A couple of Federico Fellini films add further international flavour. Hollywood is a tricky area. Classic black and white films are OK. Have a favourite director from the golden age - not Welles or Hitchcock, although they are permitted in your collection. Someone less well known - Jacques Tourneur isn't bad. He directed B-movie horror films in the Forties. He could do amazing things with no money, but fell apart completely when given a decent budget. And, other than film buffs and media studies students, no-one's ever heard of him, so you can credit him with pretty much what you like. Billy Wilder is acceptable at a push. Generally avoid Westerns, although The Wild Bunch, The Shootist and Bad Day At Black Rock are fine. Do not be fooled by those who claim certain modern films have self-aware, self-mocking overtones. This is a fallacy. It is well known that most Hollywood bigwigs have no sense of irony, thinking - as they do - that it's a metal.
As with films, you avoid the populist rubbish dominating the charts these days. Britney Spears is unknown to you (extra kudos for everyone who just said, 'Who?'). Avoid folk music like the plague. You'll align yourself with those people in arran sweaters who stick one hand over their ears and warble something unintelligible in certain pubs once a month. Any song which opens 'As I roved out one May morning' doesn't deserve listening time, anyway. Your music of choice can be varied - but should not, by any stretch of the imagination, include anything in the charts. Ever. Jazz and blues are OK to a degree. Classical music is a must, but you prefer to listen to plays and deep-and-meaningful discussions on serious radio channels. Again, Britons have a distinct advantage. BBC Radio 3 is superb for classical music and BBC Radio 4 is the definitive channel for plays, books, pretentious reviews and in-depth discussion shows. It also broadcasts hysterical game shows - but only listen to those when you know no-one's going to call round. Pretentious people are notorious for having no sense of humour.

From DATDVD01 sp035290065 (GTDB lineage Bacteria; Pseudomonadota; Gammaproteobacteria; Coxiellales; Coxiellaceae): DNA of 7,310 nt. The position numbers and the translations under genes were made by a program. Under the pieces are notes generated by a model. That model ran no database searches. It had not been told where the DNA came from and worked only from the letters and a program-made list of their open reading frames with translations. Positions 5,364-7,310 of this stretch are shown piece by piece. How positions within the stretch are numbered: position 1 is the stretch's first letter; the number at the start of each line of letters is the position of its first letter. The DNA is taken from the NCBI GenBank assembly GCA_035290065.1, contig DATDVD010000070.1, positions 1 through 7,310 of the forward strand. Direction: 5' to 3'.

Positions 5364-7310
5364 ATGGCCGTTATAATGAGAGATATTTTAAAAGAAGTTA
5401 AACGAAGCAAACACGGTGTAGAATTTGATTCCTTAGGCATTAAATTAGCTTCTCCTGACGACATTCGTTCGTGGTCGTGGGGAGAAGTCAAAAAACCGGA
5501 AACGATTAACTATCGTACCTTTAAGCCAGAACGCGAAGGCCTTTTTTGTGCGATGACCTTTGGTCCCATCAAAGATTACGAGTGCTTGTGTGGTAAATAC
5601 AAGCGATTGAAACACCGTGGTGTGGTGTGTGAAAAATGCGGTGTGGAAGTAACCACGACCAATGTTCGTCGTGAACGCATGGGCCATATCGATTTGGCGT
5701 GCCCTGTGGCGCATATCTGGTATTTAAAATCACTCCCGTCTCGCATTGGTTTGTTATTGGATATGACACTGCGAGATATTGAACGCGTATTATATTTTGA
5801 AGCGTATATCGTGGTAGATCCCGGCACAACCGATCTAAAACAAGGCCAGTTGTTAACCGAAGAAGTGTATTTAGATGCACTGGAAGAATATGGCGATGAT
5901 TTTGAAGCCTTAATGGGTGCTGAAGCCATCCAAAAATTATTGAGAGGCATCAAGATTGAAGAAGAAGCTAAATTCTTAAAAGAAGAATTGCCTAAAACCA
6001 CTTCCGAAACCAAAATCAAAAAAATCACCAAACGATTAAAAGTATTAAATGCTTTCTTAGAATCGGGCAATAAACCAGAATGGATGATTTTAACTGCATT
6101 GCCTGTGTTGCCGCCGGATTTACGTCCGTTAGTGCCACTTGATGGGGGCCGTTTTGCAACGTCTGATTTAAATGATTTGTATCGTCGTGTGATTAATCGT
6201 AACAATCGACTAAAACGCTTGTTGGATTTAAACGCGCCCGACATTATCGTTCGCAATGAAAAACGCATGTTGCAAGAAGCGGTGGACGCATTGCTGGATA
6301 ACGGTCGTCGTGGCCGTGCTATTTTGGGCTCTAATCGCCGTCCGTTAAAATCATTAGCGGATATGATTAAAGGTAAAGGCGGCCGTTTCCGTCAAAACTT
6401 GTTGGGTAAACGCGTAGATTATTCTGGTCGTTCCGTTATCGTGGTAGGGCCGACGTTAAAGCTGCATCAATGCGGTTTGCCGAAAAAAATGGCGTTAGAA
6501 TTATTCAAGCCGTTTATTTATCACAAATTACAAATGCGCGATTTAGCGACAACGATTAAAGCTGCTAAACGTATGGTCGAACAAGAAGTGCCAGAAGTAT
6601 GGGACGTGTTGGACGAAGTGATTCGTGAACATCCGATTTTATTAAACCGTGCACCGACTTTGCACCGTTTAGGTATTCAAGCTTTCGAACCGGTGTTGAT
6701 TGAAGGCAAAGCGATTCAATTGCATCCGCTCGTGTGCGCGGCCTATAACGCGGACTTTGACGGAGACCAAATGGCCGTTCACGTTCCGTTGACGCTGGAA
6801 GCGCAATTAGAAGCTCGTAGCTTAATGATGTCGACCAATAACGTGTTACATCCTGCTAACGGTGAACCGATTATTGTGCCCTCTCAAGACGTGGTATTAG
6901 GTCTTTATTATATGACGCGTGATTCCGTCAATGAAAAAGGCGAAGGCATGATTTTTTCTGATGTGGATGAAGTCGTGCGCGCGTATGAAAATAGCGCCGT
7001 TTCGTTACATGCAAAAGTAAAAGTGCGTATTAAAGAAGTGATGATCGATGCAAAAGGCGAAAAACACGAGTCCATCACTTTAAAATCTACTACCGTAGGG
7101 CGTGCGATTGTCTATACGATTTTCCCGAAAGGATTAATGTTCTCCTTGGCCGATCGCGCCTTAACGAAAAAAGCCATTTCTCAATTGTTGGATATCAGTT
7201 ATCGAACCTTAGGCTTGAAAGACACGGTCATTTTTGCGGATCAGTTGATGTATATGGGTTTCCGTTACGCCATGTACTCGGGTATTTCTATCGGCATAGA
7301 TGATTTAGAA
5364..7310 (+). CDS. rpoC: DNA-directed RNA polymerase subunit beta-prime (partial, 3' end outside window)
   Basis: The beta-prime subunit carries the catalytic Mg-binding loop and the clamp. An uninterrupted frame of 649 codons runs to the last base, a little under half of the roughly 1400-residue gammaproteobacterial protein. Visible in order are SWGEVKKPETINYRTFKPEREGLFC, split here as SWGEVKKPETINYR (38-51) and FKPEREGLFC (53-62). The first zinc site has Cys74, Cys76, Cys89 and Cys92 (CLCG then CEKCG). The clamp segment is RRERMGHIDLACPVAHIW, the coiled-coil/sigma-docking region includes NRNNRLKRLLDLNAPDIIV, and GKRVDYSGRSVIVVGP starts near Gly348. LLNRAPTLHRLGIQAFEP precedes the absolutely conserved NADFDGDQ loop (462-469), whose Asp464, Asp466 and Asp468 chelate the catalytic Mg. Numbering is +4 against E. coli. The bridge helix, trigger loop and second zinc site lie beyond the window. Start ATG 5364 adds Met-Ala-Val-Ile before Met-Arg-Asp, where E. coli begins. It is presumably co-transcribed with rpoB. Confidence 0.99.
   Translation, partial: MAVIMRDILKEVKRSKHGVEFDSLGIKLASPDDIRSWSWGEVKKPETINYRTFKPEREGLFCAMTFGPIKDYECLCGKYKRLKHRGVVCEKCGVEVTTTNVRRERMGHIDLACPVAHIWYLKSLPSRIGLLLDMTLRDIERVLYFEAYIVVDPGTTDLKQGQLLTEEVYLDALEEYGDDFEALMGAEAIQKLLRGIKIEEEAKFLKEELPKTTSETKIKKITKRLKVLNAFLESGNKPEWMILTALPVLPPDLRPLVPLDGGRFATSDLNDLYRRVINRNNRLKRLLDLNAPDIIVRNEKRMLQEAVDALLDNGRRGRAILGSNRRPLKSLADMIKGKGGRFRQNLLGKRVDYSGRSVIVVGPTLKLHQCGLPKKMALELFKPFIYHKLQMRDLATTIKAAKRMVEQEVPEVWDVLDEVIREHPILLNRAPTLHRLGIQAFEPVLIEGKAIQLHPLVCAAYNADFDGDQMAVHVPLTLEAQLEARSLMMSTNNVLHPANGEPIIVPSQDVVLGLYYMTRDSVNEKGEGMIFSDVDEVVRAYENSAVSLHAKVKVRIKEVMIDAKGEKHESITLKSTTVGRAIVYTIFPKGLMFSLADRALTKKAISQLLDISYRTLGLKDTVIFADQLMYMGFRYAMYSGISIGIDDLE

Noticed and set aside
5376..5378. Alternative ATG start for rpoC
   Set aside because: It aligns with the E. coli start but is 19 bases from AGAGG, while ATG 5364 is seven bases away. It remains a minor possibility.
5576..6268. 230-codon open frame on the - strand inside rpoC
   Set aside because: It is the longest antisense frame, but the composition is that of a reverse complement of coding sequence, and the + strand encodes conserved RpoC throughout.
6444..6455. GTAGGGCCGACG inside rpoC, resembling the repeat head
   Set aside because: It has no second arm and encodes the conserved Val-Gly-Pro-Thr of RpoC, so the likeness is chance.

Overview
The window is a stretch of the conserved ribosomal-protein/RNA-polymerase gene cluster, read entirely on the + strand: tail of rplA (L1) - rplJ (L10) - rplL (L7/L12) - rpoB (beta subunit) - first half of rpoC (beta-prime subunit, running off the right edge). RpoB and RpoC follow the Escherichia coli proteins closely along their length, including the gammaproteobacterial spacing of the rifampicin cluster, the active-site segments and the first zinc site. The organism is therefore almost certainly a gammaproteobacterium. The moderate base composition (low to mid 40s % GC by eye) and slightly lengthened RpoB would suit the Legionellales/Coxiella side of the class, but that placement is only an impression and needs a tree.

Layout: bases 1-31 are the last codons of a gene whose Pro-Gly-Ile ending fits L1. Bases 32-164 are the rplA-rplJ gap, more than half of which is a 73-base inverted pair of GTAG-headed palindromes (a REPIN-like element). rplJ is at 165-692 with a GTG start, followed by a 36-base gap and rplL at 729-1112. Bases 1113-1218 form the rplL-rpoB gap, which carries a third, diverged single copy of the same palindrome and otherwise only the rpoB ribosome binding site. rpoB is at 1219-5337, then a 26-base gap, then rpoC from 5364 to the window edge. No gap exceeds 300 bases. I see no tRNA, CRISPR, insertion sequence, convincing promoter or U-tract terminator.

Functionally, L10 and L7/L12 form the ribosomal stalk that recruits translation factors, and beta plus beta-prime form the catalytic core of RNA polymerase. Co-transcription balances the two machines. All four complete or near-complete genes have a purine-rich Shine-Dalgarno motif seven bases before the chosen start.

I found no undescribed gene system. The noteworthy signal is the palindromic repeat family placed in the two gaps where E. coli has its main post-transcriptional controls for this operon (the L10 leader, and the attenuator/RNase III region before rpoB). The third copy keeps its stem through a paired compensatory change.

The Advanced Section
Your bookcase is overflowing with novels by John Fowles and Umberto Eco4, your television is cunningly disguised as a fishtank, you've bought Tesco's entire supply of couscous and your local delicatessen is stocking rancid yak's butter just for you, you've donated all your Schwarzenegger films to charity and have spent most of your salary for the month on French and art house films5. Finally, your record collection is something Leonard Cohen would be proud of and all evidence of Britney Spears and Iron Maiden has mysteriously disappeared, never to darken your stereo again. You think you're pretentious. You've only just started. They say the longest journey starts with a single step. You've made that single step and are now in a position to continue along the path to pretentious enlightenment. Once you have completed this course, you will be so mind-blowingly, interestingly pretentious everyone will want to know your name. Which is the starting point for the advanced part of this course.